Understanding new, more aggressive childhood obesity guidelines
More than 14 million U.S. children and teens live with chronic obesity, according to the American Academy of Pediatrics.
In early January, the academy released new guidelines for treating childhood obesity, some of which have received pushback from some medical professionals.
The guidelines in question include the possible use of weight loss medications for teens 12 and older, and possible weight loss surgeries for teens 13 and older.
For clarification on the new guidelines, WYSO’s Jerry Kenney spoke with Dr. Carol Barlage from the Rocking Horse Community Health Center in Springfield.
Dr. Carol Barlage: I think there's probably a lot more context than what you may have read. I think it is a very complex issue. So, it could be the right way to go in several situations, other situations it's going to be a lot more difficult to decide whether we should continue with intensive lifestyle measures versus trying the medical treatments that are available or the surgical procedures. There's a lot of things that's influencing childhood obesity these days, a lot of social determinants of health, as well as genetics and home environment. And I think we used to look at it in terms of people's life choices, but it's not just about that anymore. Food insecurity plays a big role for the patients I see. And so, I do think in some situations it is going to be the right way to go.
Jerry Kenney: So, I know it's been about 15 years since the pediatric association has updated its guidelines, but if I understand you correctly, you're telling me the focus on healthy lifestyles is still a big part of their guidelines and recommendations?
Dr. Barlage: That's correct. I mean, the mainstay of treatment remains focusing on lifestyle interventions and a big part of that, and a big part of what we do as primary care providers, is something called motivational interviewing, which you may have heard of, but it's really trying to assess where people are in terms of their willingness to change and even ability to change. In our case, because we do a lot of focus now on looking at our patients ability to afford food, to have food in the house, and that is definitely been a situation for many of our patients where they don't have enough food in the home and the food that they are able to afford, or at least the food they think they can afford, is all of the things we don't want them to be eating.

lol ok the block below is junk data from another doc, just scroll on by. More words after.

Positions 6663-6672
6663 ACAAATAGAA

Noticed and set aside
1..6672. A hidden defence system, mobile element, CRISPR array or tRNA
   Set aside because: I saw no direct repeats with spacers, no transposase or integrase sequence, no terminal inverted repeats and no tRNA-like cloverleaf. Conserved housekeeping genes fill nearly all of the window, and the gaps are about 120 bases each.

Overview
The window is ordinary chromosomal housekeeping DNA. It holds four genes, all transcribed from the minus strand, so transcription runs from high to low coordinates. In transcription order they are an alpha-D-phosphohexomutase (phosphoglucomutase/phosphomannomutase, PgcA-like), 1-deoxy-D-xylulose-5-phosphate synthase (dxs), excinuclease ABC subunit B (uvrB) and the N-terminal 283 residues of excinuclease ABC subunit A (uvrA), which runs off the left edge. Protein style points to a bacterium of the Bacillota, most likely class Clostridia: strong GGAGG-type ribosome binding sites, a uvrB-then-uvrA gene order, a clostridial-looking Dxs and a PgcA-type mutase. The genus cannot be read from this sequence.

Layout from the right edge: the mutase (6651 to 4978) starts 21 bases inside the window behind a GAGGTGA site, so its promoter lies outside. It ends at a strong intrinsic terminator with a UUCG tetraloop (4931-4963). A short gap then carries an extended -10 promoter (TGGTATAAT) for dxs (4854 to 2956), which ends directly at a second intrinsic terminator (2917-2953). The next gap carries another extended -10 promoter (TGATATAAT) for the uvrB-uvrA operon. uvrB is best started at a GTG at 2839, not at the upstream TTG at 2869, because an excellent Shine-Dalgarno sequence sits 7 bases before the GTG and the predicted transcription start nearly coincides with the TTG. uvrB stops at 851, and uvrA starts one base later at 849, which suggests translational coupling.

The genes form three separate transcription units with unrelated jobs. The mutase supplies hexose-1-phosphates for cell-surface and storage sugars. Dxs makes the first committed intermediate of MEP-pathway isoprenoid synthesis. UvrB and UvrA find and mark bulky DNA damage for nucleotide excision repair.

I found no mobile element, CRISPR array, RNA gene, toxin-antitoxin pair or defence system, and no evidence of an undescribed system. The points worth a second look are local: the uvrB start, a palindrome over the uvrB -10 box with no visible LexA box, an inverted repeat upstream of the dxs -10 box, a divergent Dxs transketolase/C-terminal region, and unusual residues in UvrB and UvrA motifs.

A second thing is, we serve a lot of patients who've lost one or both parents and are either in foster care or in the care of relatives. We also have many patients who have had significant trauma, often starting at very young ages, and so they use food as a coping mechanism and every generation before them has done the same. Lack of education or literacy is another social determinant of health. We also have, most recently, and I think I heard something on your station about this, but most recently we've had a very large influx of immigrants from other countries and that also puts a whole new dynamic to this situation.
JK: So along with these new guidelines, what is it that organizations like Rocking Horse really need from state, local, federal governments or other stakeholders and the community at large?
Dr. Barlage: One thing that's really focused on in the new guidelines is that it's really the availability of that intensive lifestyle management treatment. Turns out (for) most people the magic number is 26 hours or more in terms of spending time with educated providers who can give them that education needed to change their life. And right now, for instance, Rocking Horse has never had a nutritionist. We don't have the budget to hire somebody who can do that. Many of our patients, although we have access to two large children's hospitals that do have programs dedicated to childhood obesity, they can't work out the transportation or there's so many other factors influencing their ability to get to those appointments. So, in terms of local funding, government funding, state funding, I think once this is recognized more as a real illness versus a stigma, we'll hopefully be able to get to the point where we can get that funding.
JK: What do you think we should be paying attention to that maybe we haven't even talked about yet?
Dr. Barlage: You know, I think we need to be a little more aggressive rather than passive, both as providers but as a society as well. Big business that markets all these unhealthy foods to the people who are most vulnerable —that's one aspect. There's lots more. And then as providers, you know, there's always been a focus on kind of watchful waiting. You know, they'll kind of grow out of it. And I think the new guidelines emphasize that, no, we should really start treatment as soon as it's recognized.